3 years since tornado tore Dallas apart – NBC 5 Dallas-Fort Worth



Thursday marks three years since severe storms brought down at least nine tornadoes in North Texas, including an EF-3 tornado in the city of Dallas.

Today, the Dallas Independent School District announced the reopening of Thomas Jefferson High School and Walnut Hill Elementary School in January. They were among three schools directly affected by the tornado and are under construction.

There is also an update on a new Dallas Fire-Rescue Station 41 along Royal Lane. The previous station was destroyed in the tornado.

Crews spent Thursday clearing the way for the start of construction of a new fire station. Construction is expected to begin within the next two weeks, according to DFR spokesman Jason Evans.

The E-F3 tornado with winds of up to 140 miles per hour touched down near Dallas Love Field on Sunday evening October 20, 2019.


On the ground for 32 minutes, the tornado carved a 15-mile path of destruction through North Dallas. Hundreds of structures were damaged or destroyed, including schools, major retailers, homes and infrastructure. The storm caused damage estimated at $1.5 billion, making it the costliest tornado in Texas history.

However, the damage fell short of FEMA’s disaster declaration.

Steve Sumter was at his Preston Hollow condo when he received a frantic text from a friend.

“He said: take cover, you are on the way,” he recalls. “As soon as I looked at this, the windows exploded.”

Her beloved Chihuahuas panicked and ran in different directions.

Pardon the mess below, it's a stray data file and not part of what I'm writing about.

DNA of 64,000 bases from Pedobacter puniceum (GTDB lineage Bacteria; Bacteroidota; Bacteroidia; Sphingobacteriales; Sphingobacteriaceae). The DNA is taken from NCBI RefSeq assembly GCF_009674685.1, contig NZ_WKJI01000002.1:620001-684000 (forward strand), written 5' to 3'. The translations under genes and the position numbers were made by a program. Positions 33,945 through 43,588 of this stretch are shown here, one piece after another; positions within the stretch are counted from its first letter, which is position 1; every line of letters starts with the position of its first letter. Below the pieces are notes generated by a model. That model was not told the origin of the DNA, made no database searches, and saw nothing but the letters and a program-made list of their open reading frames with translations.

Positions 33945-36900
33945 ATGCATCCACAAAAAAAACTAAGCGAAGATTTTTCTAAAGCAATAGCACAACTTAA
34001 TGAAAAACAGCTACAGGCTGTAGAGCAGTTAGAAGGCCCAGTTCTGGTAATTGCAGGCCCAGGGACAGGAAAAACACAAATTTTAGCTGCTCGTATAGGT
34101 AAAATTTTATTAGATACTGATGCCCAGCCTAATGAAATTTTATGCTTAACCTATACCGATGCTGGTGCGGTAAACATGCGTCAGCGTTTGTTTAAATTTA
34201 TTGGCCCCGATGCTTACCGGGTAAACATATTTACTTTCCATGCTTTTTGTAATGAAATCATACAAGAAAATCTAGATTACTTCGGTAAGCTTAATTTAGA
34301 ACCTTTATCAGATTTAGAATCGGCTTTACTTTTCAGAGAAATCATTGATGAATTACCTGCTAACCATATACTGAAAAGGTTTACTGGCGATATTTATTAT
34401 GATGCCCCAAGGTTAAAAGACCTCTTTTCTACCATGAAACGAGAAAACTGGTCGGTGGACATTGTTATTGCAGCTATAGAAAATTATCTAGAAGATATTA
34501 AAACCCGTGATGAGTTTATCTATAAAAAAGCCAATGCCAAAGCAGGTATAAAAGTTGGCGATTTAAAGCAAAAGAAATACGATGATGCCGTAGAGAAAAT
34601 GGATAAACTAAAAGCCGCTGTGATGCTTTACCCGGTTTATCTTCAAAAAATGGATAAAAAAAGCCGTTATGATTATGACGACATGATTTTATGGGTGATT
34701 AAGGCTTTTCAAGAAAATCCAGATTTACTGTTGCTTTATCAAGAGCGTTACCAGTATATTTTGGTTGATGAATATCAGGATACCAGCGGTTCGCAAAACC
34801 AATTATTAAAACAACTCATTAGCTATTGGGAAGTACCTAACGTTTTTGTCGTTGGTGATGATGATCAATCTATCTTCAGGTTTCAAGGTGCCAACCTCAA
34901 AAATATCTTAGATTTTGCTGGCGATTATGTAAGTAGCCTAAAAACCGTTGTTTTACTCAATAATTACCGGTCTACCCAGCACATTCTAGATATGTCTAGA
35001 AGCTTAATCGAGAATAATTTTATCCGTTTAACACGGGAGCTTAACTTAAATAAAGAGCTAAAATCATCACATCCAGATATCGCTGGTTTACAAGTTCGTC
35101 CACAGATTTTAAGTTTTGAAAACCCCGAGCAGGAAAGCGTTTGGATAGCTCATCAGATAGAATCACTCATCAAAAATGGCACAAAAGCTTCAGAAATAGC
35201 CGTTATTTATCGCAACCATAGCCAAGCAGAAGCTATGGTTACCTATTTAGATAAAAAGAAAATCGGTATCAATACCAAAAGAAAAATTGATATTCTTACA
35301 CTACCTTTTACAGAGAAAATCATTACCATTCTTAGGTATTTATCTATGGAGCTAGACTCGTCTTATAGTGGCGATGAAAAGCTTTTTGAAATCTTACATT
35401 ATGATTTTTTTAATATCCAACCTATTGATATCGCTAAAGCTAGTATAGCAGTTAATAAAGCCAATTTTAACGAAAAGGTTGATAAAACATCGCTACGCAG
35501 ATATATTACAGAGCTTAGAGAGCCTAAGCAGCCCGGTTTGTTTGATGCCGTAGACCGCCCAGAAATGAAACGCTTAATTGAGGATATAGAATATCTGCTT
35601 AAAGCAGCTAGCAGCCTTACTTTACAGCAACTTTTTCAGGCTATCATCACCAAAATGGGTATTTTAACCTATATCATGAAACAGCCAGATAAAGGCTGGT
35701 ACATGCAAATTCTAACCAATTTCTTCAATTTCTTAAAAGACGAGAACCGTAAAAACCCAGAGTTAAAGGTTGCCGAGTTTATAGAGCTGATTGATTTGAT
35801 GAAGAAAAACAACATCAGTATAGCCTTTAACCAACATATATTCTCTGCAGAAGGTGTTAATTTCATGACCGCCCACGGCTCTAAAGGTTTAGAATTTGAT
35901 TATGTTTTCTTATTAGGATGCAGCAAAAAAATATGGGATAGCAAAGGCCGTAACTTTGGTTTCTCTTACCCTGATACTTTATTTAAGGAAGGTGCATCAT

“As soon as I picked it up, one of the cinder blocks fell behind me where it was, so I was literally seconds before I lost a dog,” Sumter said.

Meanwhile, Dallas Fire Rescue Deputy Chief of Emergency Operations Justin Ball rushed to Harry Hines Boulevard from his home after receiving multiple calls for service.

“[I] noticed a colossal amount of damage,” Ball said.

Ball oversaw the rescue efforts that night, along with other DFR leaders.

Ball, along with police and city workers, spent the night searching 900 structures for anyone in need of rescue, fearing a significant death toll.


“I was waiting for a count,” he said. “I was in the command van waiting for people to be found. Even the next day I expected dead people.

Fortunately, no one was killed.

“I believe the response from the fire department, police, other city entities, we had such a quick response that I believe we saved people from themselves. People are coming out of their structures and coming into contact with power lines,” Ball said.

The DFR made improvements following the destructive tornado, including creating a new incident command team for such emergencies, according to Ball.

He added that they are also now equipped with a new command van outfitted to help print maps to better respond to large-scale disasters.

In the years since, some residents and business owners have struggled to rebuild, a task made more difficult by the COVID-19 pandemic and rising construction costs.

“As HOAs, I think we’ve done really well to rebuild, remodel and get everyone back to their homes,” Sumter said. “It took two years and seven months.”

Sumter’s new condo has a deeper foundation and thicker walls in an effort to better protect it during storms.

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